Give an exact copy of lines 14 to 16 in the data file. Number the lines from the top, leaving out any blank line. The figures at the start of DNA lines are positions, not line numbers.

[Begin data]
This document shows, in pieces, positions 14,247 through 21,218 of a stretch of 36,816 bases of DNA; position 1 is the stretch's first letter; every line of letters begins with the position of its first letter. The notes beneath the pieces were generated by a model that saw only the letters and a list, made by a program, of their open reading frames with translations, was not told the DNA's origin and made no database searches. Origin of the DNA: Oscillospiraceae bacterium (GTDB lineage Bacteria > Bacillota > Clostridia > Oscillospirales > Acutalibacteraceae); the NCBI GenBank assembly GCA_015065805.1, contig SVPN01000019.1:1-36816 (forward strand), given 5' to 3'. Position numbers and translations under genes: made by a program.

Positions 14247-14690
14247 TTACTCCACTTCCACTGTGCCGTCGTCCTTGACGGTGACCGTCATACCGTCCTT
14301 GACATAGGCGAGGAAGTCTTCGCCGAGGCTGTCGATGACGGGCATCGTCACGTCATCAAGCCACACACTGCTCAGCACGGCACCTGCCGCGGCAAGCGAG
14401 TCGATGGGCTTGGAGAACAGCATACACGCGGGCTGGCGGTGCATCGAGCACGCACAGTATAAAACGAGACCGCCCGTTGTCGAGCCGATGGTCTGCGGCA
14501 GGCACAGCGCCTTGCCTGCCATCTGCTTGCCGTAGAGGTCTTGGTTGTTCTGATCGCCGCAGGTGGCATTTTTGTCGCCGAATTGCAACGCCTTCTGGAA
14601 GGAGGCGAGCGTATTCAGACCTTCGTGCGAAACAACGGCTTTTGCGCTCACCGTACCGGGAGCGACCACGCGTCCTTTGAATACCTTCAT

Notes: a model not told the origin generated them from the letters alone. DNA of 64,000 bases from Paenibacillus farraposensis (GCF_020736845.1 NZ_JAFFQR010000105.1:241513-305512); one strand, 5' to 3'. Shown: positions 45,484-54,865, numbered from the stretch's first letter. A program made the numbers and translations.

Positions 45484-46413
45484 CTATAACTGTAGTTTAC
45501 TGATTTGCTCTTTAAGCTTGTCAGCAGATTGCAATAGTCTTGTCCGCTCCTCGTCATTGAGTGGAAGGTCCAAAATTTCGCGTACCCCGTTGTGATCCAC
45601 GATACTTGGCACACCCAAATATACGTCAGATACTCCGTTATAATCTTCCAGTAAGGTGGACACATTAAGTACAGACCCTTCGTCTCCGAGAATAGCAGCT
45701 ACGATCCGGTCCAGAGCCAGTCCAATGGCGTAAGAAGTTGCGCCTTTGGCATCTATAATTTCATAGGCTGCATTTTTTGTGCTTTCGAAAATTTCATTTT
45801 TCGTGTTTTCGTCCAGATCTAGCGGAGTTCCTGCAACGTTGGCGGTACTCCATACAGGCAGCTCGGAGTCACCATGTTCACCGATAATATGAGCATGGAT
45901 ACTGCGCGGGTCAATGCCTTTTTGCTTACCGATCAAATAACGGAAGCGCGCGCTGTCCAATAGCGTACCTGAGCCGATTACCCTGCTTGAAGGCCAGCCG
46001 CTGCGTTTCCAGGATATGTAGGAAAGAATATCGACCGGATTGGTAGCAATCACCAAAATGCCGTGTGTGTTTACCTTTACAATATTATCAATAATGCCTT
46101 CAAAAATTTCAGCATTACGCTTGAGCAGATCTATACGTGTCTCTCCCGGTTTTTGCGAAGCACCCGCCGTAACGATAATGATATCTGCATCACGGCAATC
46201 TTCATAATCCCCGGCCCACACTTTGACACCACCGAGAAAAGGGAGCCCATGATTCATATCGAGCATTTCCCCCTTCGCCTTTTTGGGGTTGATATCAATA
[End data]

45801 TCGTGTTTTCGTCCAGATCTAGCGGAGTTCCTGCAACGTTGGCGGTACTCCATACAGGCAGCTCGGAGTCACCATGTTCACCGATAATATGAGCATGGAT
45901 ACTGCGCGGGTCAATGCCTTTTTGCTTACCGATCAAATAACGGAAGCGCGCGCTGTCCAATAGCGTACCTGAGCCGATTACCCTGCTTGAAGGCCAGCCG
46001 CTGCGTTTCCAGGATATGTAGGAAAGAATATCGACCGGATTGGTAGCAATCACCAAAATGCCGTGTGTGTTTACCTTTACAATATTATCAATAATGCCTT